Using sophisticated software, scientists have sequenced the genome of one of the world's most popular wine grapes, Cabernet Sauvignon. Their success could unlock methods for breeding new clones of top grape varieties as wine regions are challenged by a changing climate.
"The technological advancement we describe in this work is shedding light on the genes that make Cabernet Sauvignon and other wine grape varieties distinct from each other," said the leading scientist on the Cabernet genome project, associate professor and grape geneticist Dario Cantu of the University of California at Davis. "This information will allow grape breeders to combine interesting characteristics into new varieties."
The software, known as FALCON-unzip, was developed in conjunction with new DNA sequencing technology by Pacific Biosciences. Three organisms were subjected to the process, including Cabernet Sauvignon. Details of the software and the sequencing results were published in the October issue of Nature Methods.
While a team of Italian and French researchers published the first genome sequence for Vitis vinifera in 2007, they used a variety specifically created for sequencing, not wine production. The new research used a commercially viable clone of Cabernet Sauvignon.
"Previously, we were limited by what we could do with grape varieties due to their genetic complexity," Cantu explained to Wine Spectator. "Most popular varieties are hybrids, which makes them complex and difficult to dissect. We now know, for example, that Cabernet Sauvignon originated from a cross between Cabernet Franc and Sauvignon Blanc, which helps to explain its inherent complexity and why it has been difficult to identify specific genetic features of the variety."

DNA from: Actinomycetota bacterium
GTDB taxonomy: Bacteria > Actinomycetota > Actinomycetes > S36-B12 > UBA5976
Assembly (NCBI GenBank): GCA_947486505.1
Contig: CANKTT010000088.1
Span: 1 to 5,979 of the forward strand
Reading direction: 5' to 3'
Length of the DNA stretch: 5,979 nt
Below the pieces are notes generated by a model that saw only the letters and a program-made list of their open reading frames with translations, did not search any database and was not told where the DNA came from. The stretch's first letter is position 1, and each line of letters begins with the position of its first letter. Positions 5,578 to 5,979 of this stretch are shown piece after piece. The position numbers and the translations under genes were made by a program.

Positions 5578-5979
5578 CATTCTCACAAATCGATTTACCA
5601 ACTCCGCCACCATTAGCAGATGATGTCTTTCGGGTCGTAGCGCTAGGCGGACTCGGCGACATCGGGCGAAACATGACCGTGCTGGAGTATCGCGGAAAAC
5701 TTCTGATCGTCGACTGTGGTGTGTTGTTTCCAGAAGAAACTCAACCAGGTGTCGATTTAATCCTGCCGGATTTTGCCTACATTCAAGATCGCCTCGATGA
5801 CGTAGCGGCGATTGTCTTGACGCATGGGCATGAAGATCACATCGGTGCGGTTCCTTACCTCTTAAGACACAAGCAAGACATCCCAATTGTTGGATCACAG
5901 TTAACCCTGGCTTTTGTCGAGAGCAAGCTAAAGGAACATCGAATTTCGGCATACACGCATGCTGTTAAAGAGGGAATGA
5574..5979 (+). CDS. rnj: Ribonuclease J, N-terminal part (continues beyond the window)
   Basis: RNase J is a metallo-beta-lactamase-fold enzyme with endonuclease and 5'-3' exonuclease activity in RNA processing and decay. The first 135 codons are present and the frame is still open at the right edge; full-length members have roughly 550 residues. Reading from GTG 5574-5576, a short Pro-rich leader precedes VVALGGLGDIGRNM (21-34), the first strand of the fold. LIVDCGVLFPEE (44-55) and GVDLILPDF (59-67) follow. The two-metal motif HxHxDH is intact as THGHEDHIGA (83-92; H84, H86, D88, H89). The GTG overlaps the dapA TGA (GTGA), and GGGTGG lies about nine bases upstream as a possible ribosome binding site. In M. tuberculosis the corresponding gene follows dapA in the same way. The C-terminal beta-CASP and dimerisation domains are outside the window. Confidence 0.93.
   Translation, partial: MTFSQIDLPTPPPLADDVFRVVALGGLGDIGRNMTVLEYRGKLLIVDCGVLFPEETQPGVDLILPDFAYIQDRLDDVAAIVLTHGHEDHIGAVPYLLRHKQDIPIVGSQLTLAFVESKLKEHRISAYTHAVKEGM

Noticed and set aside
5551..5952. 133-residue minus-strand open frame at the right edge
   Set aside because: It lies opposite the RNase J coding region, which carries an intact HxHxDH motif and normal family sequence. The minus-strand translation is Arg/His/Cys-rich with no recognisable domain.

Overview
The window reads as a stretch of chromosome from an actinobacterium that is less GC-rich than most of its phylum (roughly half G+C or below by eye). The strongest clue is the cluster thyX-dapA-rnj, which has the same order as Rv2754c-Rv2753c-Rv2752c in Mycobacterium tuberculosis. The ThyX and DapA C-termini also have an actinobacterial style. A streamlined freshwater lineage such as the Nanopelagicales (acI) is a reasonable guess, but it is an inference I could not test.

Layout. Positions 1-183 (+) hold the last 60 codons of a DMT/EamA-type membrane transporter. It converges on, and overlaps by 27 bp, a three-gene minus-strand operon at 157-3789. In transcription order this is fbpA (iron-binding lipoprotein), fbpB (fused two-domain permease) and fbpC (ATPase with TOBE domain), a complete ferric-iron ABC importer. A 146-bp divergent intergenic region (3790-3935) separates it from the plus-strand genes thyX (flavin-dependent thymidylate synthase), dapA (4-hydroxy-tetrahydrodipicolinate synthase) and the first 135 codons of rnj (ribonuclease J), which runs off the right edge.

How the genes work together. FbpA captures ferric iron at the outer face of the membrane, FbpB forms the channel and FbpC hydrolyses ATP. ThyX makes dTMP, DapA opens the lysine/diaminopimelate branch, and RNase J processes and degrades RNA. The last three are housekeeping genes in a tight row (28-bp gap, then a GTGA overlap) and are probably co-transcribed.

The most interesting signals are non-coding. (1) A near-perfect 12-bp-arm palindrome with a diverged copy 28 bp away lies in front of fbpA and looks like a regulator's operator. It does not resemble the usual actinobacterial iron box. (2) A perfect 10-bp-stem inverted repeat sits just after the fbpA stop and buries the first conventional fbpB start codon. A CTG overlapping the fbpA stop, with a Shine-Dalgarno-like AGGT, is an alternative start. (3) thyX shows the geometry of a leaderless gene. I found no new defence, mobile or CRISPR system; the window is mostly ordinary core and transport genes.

Cantu believes the greatest potential application of the technology would be to help overcome the effects of climate change on grapegrowing. "Our established viticultural areas may soon become less than optimal," he said. "If we want to continue to cultivate grapes for high-quality wines, those varieties will need to be better suited to higher temperatures, drought, even salinity."
Cataloging the genetic makeup of various grape varieties will also help pinpoint genetic markers associated with specific flavors winemakers may want, healthy chemical compounds found in wine, resistance to vineyard pests and disease, and other desirable traits of a given variety. The data could assist in combining, either through breeding or genetic modification, genes from different varieties. You want a grape that has the flavor profile of Sagrantino with the humidity tolerance of Blanc du Bois? Scientists could have the ability to identify specific genetic markers from each and breed accordingly.
The sequencing technology could also help scientists better understand the history of varieties. Ampelographers and viticulturists have been trying for centuries to trace and understand the web of relationships between the hundreds of different wine grapes. One recent study found that Pinot Noir's high tendency to mutate and create new clones is likely due to its ability to incorporate the genetic material of attacking viruses. Such information can help us understand what goes on in a vine at the genetic level.
By looking into the genome of a given variety, scientists can see the various traits that were handed down by its "parents." In the case of Cabernet Sauvignon, what material came from Cabernet Franc and what material came from Sauvignon Blanc? More important: How do they work together?
Cantu believes that this is just the beginning. "What we achieved with this work resolved a critical bottleneck to what we could do for the wine industry. In the coming years, we will learn a great deal about how the most successful wine grape varieties work and how to make them even better."